Twice Rhymed: November 2–2021 and 1919

The past makes sounds in history. These sounds rhyme. Yes. These sounds repeat. No, no, and no. Today, across the 102 years spanning 2021 and 1919, we’ll hear two rhymes of pandemic. I want you to remember the pair of rhymes as you move from this year now (the present) to this year next (the future). Please follow below for just a few minutes as I guide you through image and text.

…the first rhyme is mismatch…

1919 and 2021 share an important commonality. They are the second calendar years in which a pandemic occurs, unfolds, evolves, wave after wave. In both cases, in autumns of those years, the pandemics of influenza and coronavirus are on the clear decline from the worst waves of death and suffering. And yet, nerves are on edge, tensions are high, hostility between the pro- and anti-camps burns hot. You see it in the two headlines of November 2, 102 years apart but strikingly alike in season and in spirit. They rhyme in the mismatching of data and mood.

The point I want you to know is that the hard numbers and statistical data of cases, deaths, and so on are not the only determinants of consensus about the pandemic’s end. They are part of it, to be sure, but they absolutely are not all of it and—get ready for a hard truth—they may not even be the most compelling piece of it. I’ve delivered a presentation to a private group where I stated that added other “un-data-ish” element is, broadly, political and commercial in nature. When commerce and politics agree that the pandemic is over, then truly it is gone. That’s what happened in the year after 1919.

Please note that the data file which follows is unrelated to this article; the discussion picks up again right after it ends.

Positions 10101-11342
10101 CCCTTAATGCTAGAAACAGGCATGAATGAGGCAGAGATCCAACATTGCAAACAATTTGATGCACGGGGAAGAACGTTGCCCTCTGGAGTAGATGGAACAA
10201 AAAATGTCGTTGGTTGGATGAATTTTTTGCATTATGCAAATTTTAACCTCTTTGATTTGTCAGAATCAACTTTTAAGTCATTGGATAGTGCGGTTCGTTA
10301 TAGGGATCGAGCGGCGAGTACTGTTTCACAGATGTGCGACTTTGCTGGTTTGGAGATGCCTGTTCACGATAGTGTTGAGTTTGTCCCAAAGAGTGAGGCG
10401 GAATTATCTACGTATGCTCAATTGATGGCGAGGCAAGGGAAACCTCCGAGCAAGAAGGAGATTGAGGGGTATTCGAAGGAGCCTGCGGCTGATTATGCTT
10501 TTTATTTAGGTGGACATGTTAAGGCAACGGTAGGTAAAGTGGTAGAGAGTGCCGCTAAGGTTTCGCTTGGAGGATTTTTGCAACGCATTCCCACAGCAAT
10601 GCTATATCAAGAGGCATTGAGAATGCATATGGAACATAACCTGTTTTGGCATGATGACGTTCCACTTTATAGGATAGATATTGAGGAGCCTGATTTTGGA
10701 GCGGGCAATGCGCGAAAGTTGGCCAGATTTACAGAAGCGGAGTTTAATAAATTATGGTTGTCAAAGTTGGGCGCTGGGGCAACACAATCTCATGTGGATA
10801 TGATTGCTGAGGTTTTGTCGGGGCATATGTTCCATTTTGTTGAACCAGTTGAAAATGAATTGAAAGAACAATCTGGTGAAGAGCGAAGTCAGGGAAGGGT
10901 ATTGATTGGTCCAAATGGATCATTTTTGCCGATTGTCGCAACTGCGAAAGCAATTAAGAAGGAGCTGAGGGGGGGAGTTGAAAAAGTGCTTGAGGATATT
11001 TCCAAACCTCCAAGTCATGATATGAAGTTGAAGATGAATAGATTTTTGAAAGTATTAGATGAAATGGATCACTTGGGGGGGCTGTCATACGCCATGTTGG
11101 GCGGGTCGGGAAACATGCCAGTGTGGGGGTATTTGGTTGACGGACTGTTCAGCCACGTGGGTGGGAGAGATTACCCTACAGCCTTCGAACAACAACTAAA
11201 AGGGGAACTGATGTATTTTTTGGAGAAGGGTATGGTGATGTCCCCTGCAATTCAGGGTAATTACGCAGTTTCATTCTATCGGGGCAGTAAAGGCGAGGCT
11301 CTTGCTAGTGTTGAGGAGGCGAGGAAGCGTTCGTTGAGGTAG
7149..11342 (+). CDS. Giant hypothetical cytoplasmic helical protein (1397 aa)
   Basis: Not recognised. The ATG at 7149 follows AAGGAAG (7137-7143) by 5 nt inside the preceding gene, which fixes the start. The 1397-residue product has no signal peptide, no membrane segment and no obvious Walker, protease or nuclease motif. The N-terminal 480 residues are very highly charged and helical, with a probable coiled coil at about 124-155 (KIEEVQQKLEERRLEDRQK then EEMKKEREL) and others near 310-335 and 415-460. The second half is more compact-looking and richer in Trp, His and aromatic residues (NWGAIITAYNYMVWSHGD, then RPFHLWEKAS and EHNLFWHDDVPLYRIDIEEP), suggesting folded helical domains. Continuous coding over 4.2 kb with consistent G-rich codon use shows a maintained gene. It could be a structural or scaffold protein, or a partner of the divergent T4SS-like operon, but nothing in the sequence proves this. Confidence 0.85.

…the second rhyme is normalcy…

In 1919 the phrase “return to normalcy” was practically nonexistent. Invisible. A year later and the phrase is everywhere—in political speeches, in election campaigns, in advertisements for every item you can imagine, in conversation in bars and barber shops and banquet halls. Can’t get away from it.

Warren Harding is the originator of the phrase in 1920. First a Republican candidate for the party’s presidential nomination, then the nominee, and finally the winner of the presidential election and incoming POTUS 29, Harding spoke the phrase that soon everyone repeated. The echoes of the phrase “return to normalcy”—which of course included a national agreement that the pandemic was finally over as a national menace—grew even louder in 1921, Harding’s first year in the White House.

The act of voting for a political figure who embodied normalcy was as powerful in asserting the end of the pandemic as any scientific fact or trend. This observation takes us to our concluding point for your next sixteen months (to spring’s arrival in 2023).

As events, our election of 2022 rhymes with their election of 1920. That’s my prediction, based on history from the past. For those who participate in elections as candidates, volunteers, or voters, that’s also my advice, albeit unsolicited.

What remains to be known, what remains to be lived, what remains to be heard as a sound, is how the differences in the two elections manifest themselves. After all, a rhyme isn’t a repeat or a replay. Consider the following. Then, it was for the Presidency along with much of Congress. Now, it will be for much of Congress. Then, it was Harding as the individual symbol. Now, it will be someone else and many someone elses as a collective gaggle of individual symbols. Then, it was with the assumption that a full stride of a full presidential term lays ahead. Now, it will be with the assumption that a partial step toward the presidential competition has been completed. And so much more.

Twice rhymed. Thanks for reading. Reach out to me if you’d like via email:

All the best, Dan